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I came across this behavior today while using the Substring method:

    static void Main(string[] args)
        string test = "123";
        for (int i = 0; true; i++)
                Console.WriteLine("\"{0}\".Substring({1}) is \"{2}\"", test, i, test.Substring(i));
            catch (ArgumentOutOfRangeException e)
                Console.WriteLine("\"{0}\".Substring({1}) threw an exception.", test, i);


"123".Substring(0) is "123"
"123".Substring(1) is "23"
"123".Substring(2) is "3"
"123".Substring(3) is ""
"123".Substring(4) threw an exception.

"123".Substring(3) returns an empty string and "123".Substring(4) throws an exception. However, "123"[3] and "123"[4] are both out of bounds. This is documented on MSDN, but I'm having a hard time understanding why the Substring method is written this way. I'd expect any out-of-bounds index to either always result in an exception or always result in an empty string. Any insight?

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Is your question why is Substring(3) return a different result to Substring(4)? –  PriestVallon Jul 28 '12 at 22:01
Sorry but where is the out-of-bounds index here? –  Daniel Jul 28 '12 at 22:02
PriestVallon: Yes, exactly. –  Pete Schlette Jul 28 '12 at 22:16
Daniel: test.Substring(3) and test.Substring(4) both supply an out-of-bounds index, but they behave differently. –  Pete Schlette Jul 28 '12 at 22:21
SubString(3) is only out of bounds when you expect (demand) a non-empty result. –  Henk Holterman Jul 28 '12 at 22:40

4 Answers 4

up vote 5 down vote accepted

The internal implementation of String.Substring(startindex) is like this

public string Substring(int startIndex)
    return this.Substring(startIndex, this.Length - startIndex);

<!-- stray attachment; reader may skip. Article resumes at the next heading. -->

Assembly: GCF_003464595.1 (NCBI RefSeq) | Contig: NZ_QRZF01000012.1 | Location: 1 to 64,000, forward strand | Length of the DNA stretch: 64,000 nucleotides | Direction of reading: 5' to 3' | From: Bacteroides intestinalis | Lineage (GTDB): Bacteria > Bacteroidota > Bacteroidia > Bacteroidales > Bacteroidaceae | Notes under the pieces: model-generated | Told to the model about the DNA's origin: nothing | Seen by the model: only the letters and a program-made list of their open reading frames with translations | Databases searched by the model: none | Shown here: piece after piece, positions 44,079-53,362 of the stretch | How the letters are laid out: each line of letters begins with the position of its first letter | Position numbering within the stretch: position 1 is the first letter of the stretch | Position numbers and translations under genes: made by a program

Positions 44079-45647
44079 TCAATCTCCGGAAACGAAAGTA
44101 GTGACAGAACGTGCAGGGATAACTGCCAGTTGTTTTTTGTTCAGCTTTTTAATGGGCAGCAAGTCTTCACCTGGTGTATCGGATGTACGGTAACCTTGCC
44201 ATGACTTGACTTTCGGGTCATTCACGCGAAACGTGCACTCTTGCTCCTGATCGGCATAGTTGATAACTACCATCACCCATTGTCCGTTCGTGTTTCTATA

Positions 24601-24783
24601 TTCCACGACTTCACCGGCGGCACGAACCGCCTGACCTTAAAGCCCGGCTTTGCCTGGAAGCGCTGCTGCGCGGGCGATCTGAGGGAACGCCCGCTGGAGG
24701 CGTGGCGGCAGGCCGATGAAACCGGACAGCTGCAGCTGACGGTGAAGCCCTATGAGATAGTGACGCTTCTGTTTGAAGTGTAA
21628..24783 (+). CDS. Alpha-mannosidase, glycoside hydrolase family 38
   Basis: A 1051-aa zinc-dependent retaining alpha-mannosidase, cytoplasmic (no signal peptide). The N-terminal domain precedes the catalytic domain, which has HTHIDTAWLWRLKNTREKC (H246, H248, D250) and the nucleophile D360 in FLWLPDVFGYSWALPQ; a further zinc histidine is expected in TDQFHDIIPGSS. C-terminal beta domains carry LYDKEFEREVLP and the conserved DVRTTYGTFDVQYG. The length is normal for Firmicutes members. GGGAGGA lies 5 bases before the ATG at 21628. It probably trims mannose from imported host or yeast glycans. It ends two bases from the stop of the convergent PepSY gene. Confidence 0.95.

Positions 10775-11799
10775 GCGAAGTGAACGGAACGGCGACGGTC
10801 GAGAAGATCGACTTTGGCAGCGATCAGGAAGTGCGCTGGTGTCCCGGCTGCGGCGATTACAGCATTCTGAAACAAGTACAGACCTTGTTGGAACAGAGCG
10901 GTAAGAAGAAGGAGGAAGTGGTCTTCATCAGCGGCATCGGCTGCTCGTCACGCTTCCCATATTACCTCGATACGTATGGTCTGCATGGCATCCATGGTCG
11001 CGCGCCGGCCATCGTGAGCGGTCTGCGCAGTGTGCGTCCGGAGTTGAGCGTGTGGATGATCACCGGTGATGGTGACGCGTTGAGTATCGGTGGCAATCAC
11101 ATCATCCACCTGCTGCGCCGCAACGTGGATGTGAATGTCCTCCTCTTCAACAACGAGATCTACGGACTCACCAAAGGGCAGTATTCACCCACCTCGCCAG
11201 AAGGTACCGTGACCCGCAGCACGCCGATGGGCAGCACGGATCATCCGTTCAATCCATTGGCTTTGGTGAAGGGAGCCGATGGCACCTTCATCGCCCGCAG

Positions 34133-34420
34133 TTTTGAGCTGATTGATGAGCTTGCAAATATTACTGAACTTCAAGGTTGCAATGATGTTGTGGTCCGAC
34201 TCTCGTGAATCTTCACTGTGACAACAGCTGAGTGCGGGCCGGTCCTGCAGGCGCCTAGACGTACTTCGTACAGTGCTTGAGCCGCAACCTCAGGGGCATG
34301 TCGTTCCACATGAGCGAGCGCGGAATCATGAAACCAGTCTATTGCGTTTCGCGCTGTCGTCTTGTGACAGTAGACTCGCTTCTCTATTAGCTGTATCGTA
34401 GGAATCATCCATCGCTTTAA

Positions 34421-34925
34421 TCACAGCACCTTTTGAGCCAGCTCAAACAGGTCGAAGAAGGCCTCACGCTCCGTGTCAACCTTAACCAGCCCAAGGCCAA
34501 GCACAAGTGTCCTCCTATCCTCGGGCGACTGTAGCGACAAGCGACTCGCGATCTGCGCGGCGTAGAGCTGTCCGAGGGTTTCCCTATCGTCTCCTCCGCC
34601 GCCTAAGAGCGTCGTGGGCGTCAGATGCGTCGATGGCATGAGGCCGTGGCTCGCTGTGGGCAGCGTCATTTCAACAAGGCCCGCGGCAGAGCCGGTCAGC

So you are asking for a string of zero characters length. (A.K.A. String.Empty) I concur with you that this is not clear on MS part, but without a better explanation I think that is better to give this result than throwing an exception.

Going deeper in the implementation of String.Substring(startIndex, length) we see this code

if (length == 0)
    return Empty;

So, because length=0 is a valid input in the second overload, we get that result also for the first one.

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One convenience that this implementation provides is that if you had a loop that was doing something to some arbitrary strings (for example, returning the second half of the string), you wouldn't have to handle the empty string as a special case.

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Not sure why, can't think of a great reason why either but I suppose if you want to check if a substring call is at the end of a string, returning string.Empty is less expensive than throwing an exception.

Also I suppose you are just asking for the part of the string after the indexed character which would be blank, whereas the index after that is truly out of range

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The documentation of .Net-Substring clearly states that is throws an exception if the index is Greater than the length of the string, in the case of "123" being 3.

I guess the reason might be because of compatibility, to create the same behavior as the C++ substring function. In C++,


will return an empty string because of NULL-termination, which means the string "123" actually contains 4 characters! (the last one being \0).

That is probably the intention for having this behavior, even if .Net per specification doesnt have null-terminated strings (altough the implementation actually does...)

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